TITLE

Molina, Mario Jos

PUB. DATE
January 2009
SOURCE
World Book Science Dataset;1/1/2009, p1
SOURCE TYPE
Encyclopedia
DOC. TYPE
Reference Entry
ABSTRACT
Molina, Mario Jos� (1943-) is a Mexican-born American chemist who contributed to the discovery that artificial substances called chlorofluorocarbons (CFC's) damage the protective ozone layer in the earth's upper atmosphere. Ozone, a form of oxygen, shields the earth from the sun's ultraviolet radiation, which can harm living things. Molina shared the 1995 Nobel Prize in chemistry with American chemist Frank Sherwood Rowland and Dutch chemist Paul Josef Crutzen. Crutzen discovered that nitrogen oxides accelerate ozone reduction.
ACCESSION #
37309144

 

Related Articles

  • Pope Names U.S. Environmental Scientist to Pontifical Academy.  // America;11/25/2000, Vol. 183 Issue 17, p4 

    Reports the appointment of Professor Mario Jose Molina of the Massachusetts Institute of Technology to the Pontifical Academy of Sciences organization. Contribution of Molina to the prevention of environmental problems.

  • Eighth-grader calls Nobel Prize winner for homework help.  // Christian Science Monitor;11/3/95, Vol. 87 Issue 238, p14 

    Reports that Maggie Nerney, student, asked the help of Mario Molina, Nobel Prize winner of chemistry, for preparing a science report.

  • Three Steps Above Heaven. Holland, Jonathan // Variety Movie Reviews;12/10/2010, Issue 263, p1 

    The article reviews the film "Three Steps Above Heaven," directed by Fernando Gonzalez Molina, starring Mario Casas and Maria Valverde.

  • Announcing the Presidential Medal of Freedom Recipients. Corbisiero, Courtney // Whitehouse Blog;2013, p80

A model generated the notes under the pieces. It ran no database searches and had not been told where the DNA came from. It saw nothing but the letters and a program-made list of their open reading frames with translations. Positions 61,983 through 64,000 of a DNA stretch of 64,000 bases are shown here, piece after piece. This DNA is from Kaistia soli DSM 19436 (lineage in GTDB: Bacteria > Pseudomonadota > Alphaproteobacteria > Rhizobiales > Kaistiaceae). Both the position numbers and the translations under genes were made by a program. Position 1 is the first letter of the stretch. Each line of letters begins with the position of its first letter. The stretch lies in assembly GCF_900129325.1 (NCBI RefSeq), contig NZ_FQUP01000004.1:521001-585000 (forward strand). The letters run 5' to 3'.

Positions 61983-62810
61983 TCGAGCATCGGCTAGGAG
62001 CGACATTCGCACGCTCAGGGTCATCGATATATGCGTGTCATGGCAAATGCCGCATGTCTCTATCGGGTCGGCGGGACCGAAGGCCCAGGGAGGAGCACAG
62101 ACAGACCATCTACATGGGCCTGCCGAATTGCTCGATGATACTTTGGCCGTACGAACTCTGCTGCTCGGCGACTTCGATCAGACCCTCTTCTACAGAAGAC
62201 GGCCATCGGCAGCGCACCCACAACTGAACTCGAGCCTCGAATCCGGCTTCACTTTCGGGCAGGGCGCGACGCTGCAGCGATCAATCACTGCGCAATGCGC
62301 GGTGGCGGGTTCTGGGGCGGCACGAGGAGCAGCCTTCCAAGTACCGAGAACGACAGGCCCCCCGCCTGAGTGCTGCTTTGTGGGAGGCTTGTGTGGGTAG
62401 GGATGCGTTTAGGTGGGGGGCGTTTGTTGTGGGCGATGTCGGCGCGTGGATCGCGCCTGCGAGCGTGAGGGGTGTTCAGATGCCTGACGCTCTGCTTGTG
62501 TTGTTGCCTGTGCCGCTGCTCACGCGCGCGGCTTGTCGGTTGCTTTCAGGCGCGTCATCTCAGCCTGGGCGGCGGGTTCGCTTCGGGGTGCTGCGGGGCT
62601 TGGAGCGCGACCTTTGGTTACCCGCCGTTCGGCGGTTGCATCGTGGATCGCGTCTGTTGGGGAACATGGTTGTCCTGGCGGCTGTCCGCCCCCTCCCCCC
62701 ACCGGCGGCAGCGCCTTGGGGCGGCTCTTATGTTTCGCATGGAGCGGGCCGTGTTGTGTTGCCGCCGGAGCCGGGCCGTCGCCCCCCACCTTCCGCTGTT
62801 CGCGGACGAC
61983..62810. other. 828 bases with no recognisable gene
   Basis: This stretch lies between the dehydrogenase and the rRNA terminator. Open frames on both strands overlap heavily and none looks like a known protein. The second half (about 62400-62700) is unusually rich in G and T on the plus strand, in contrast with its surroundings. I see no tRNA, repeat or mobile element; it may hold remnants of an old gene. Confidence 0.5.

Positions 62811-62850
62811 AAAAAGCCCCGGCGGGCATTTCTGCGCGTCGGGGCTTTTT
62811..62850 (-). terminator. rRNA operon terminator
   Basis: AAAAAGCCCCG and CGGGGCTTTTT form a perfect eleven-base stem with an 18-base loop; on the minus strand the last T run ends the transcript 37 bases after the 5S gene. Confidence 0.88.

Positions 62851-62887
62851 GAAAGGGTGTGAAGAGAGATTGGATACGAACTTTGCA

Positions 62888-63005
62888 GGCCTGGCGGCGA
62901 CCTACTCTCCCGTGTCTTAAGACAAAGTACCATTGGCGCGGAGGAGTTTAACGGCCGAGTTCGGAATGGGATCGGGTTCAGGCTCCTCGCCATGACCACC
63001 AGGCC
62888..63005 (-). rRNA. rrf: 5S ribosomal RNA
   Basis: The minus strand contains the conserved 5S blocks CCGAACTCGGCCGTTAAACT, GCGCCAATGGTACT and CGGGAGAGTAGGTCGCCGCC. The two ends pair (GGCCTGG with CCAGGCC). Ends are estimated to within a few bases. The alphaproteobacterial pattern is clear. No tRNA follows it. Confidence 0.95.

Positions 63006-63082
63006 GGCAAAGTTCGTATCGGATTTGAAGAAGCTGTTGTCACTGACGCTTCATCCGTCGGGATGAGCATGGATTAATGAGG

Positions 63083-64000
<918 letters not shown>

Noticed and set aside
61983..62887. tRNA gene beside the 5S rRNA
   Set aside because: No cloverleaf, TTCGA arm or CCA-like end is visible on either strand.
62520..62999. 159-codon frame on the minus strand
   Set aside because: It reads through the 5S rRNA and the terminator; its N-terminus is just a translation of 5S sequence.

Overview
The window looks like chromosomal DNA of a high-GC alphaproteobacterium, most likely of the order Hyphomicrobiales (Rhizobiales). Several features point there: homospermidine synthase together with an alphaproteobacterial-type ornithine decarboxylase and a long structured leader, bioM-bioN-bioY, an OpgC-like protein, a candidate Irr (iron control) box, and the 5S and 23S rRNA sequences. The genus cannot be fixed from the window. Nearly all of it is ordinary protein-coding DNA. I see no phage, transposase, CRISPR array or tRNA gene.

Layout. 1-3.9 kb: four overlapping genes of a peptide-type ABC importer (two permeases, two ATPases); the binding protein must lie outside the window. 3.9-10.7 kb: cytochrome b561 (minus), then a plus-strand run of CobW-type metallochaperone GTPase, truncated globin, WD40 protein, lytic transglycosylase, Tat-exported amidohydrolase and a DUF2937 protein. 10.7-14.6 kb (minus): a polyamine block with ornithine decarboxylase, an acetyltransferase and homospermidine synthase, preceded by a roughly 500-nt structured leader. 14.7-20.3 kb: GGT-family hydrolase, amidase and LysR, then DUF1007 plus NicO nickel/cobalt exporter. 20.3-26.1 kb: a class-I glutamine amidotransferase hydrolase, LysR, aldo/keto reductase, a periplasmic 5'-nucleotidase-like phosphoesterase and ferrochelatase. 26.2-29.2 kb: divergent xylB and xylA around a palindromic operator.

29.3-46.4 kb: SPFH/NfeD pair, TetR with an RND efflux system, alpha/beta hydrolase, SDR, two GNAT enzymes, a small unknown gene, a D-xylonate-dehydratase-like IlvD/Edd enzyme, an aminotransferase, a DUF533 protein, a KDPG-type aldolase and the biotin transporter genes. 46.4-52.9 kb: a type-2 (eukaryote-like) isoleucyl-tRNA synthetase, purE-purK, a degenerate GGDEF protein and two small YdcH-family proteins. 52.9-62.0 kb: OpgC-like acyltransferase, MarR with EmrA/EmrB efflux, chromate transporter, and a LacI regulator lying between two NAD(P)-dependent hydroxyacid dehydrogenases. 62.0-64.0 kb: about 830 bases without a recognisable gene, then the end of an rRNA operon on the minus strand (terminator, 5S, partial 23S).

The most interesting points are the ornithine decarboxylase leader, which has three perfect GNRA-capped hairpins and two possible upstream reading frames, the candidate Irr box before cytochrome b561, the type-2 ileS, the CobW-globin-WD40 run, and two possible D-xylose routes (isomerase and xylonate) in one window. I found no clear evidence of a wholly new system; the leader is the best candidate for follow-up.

A blog on the recipients of the Presidential Medal of Freedom including Ernie Banks, Bill Clinton and Mario Molina is presented.

  • Agreements/contracts.  // Medical Device Daily;10/8/2008, Vol. 12 Issue 214, p2 

    The article reports on the Medicaid managed care contract awarded to Molina Healthcare by the Florida Agency for Healthcare Administration (AHCA). According to J. Mario Molina, president/chief executive officer (CEO) of Molina, the Florida contract award represents a significant opportunity in...

  • Population boom means more pollution in cities. Geiselman, Brace // Waste News;7/5/2004, Vol. 10 Issue 5, p15 

    In addition, populations are moving from rural settings to urban centers, which concentrates the problems, said Mario J. Molina and Luisa T. Molina of the Massachusetts Institute of Technology. Mario Molina is a Nobel Prize winning chemist and Luisa Molina is an atmospheric chemist. The two...

  • Nobel Laureate Mario J. Molina on enjoying science. Molina, Mario J. // Connection (0895-6405);Fall96, Vol. 11 Issue 3, p45 

    Presents an excerpt of Nobel Laureate Mario J. Molina's speech at a symposium held at the Massachusetts Institute of Technology in October 1996. Molina's fascination with science; Advice on finding beneficial discoveries; Inspiration offered by Molina to New England minority students.

  • Molina donates nobel money for global research.  // Physics Today;May96, Vol. 49 Issue 5, p63 

    Reports that Mario J. Molina a co-recipient of last year's Nobel Prize in Chemistry has given $200,000 of his prize money MIT for environmental research. Mexico government's agreement to set up scholarships fund; Comments from Mario J. Molina.

  • Primer on presidential and parliamentary elections in Guatemala.  // Political Intelligence Briefing;10/13/2015, p19 

    The article focuses on the parliamentary and presidential elections in Guatemala on September 6, 2015. Topics discussed include the presidential candidates including Mario David Garcia, Mario Estrada and Sandra Torres, the involvement of President Otto Perez Molina in a corruption scandal, and...

Share

Read the Article

Courtesy of THE LIBRARY OF VIRGINIA

Sorry, but this item is not currently available from your library.

Try another library?
Sign out of this library

Other Topics